The second concept that explains how people organize work spaces is called the “feeling regulator,” according to Gosling. These items are displayed to provoke certain thoughts and feelings. Classic examples of feeling regulators are photographs of family members, pets or landscapes that evoke memories and feelings while at work.

The third way people leave traces of themselves in their work spaces is through “behavioral residue.” These signifiers are not necessarily deliberate but reflect natural behaviors of a person.

“If you look at my desk, you see that it is very messy or chaotic and it's not because I'm trying to send out an identity claim or I'm trying to make me feel better; it's because I forget to put things away,” Gosling said.

Nearly 30 pictures of family members decorate the office of Jeff Melville, owner of High Desert Insurance&Financial Services in Bend. The photographs, also of local sports teams Melville coaches, remind him of his family and also show clients he's involved in the community.

“I want people to feel like it's a working environment, but that it's also comfortable and not sterile,” Melville said.

Framed insurance certifications and a Cub Scouts award also hang on the wall behind Melville's desk. These items reflect the industry Melville works in and convey to clients a sense of professionalism.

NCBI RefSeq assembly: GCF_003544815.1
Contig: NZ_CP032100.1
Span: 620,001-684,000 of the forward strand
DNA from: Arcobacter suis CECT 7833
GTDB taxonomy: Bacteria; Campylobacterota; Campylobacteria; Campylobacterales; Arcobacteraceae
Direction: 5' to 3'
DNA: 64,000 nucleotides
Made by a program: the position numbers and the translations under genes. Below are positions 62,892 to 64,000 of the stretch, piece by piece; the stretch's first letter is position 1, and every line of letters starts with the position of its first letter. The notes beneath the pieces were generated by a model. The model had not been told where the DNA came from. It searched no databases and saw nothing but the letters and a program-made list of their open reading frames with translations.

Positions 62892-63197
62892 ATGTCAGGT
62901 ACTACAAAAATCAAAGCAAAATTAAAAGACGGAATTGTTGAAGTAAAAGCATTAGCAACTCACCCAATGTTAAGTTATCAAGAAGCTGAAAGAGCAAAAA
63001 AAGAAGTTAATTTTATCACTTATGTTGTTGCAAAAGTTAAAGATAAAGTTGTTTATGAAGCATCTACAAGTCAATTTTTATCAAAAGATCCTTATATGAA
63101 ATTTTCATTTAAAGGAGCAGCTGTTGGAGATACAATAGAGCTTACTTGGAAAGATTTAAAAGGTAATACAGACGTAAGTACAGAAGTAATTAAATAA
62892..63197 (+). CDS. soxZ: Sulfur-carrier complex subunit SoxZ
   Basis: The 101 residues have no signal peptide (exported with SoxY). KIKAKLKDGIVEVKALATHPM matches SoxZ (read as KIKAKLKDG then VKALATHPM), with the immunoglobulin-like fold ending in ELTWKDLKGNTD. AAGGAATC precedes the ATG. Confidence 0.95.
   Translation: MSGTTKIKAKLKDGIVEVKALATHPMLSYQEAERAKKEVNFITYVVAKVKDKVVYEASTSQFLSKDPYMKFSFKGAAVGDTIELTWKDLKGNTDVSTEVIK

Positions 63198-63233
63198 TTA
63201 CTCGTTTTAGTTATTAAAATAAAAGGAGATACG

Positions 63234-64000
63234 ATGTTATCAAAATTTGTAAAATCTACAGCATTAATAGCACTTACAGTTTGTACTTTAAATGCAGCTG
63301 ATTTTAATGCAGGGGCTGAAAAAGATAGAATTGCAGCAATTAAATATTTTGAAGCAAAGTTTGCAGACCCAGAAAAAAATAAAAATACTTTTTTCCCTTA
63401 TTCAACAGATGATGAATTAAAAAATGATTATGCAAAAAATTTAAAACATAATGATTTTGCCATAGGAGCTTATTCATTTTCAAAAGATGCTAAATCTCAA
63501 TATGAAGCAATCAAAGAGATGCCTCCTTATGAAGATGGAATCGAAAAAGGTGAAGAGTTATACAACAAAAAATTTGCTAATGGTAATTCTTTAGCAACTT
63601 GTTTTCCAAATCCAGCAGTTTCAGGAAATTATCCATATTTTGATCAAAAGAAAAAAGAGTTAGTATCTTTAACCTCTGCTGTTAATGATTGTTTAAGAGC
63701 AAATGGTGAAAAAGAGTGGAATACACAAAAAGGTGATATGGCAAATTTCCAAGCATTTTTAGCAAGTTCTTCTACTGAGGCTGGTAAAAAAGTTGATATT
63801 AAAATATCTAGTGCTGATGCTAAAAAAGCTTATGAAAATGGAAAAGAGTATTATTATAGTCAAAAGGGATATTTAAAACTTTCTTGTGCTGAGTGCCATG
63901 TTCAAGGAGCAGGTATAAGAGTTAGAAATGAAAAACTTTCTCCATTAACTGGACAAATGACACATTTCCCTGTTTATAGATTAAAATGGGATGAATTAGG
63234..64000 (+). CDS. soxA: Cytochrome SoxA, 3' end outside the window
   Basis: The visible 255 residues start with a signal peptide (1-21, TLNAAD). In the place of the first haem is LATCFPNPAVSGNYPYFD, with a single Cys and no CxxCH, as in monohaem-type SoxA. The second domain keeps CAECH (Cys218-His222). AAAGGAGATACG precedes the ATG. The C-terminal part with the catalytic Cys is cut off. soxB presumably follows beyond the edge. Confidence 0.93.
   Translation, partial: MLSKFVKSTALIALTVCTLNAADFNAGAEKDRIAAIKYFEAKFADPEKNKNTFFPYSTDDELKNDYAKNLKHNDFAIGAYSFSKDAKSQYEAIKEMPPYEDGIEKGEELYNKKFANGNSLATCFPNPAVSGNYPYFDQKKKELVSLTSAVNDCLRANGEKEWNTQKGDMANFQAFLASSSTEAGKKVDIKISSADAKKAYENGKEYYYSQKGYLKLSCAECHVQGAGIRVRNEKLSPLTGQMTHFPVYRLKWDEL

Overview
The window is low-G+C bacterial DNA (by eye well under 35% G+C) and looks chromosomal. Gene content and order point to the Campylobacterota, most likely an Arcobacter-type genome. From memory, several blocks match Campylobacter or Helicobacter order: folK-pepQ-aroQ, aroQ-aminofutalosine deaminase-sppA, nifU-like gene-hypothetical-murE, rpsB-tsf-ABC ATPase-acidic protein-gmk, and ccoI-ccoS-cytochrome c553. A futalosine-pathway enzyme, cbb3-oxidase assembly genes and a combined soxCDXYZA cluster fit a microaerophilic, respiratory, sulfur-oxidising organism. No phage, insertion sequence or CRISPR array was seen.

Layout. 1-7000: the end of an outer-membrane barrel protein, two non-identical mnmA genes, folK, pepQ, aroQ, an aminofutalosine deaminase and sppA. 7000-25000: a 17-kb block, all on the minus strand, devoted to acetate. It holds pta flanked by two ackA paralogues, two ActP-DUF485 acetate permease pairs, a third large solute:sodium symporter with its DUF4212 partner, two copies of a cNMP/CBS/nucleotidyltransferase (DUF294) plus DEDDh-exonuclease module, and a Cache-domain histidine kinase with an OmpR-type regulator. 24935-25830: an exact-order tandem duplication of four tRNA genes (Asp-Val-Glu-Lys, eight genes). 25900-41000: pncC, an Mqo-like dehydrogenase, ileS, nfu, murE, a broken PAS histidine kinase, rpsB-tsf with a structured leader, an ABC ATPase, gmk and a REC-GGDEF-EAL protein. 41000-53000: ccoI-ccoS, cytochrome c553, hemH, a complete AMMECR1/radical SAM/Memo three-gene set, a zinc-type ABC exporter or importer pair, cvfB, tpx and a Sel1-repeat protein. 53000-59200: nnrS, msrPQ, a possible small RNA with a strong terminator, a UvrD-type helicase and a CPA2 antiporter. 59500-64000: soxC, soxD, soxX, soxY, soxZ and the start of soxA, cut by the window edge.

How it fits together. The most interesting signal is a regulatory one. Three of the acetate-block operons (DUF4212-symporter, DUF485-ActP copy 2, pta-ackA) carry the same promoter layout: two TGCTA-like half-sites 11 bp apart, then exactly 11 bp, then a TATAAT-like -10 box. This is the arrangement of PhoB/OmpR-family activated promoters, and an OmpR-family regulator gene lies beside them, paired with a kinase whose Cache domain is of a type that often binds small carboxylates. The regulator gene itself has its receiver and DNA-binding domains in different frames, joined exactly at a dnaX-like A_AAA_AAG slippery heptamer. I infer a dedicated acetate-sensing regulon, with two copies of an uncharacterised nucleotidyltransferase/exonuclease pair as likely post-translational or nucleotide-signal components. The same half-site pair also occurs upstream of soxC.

Items needed for work also accompany personal decorations. Wine and beer bottles sit on tbd desks as a reference to client logos.

Site photos of architectural projects are displayed on employee desks of BBT Architects in Bend.

A humorous item, a dog that has a USB attachment and moves when the USB is plugged into a computer, sits on the desk of Mike Northwant, project designer with BBT. It was a white elephant gift at the company's holiday party and provides a communal piece of humor for the office.

“It's something that cheers up the office on occasion,” Northwant said.

A figurine of Lisa Simpson, from the “The Simpsons” TV show, sits on Lisa Lambert's desk. Lambert, interior designer for the firm, said “Simpson” was her nickname in high school because her first name was Lisa and she played the saxophone, just like the TV character did. This identity claim also acts as a feeling regulator, providing Lisa with a moment of humor at work.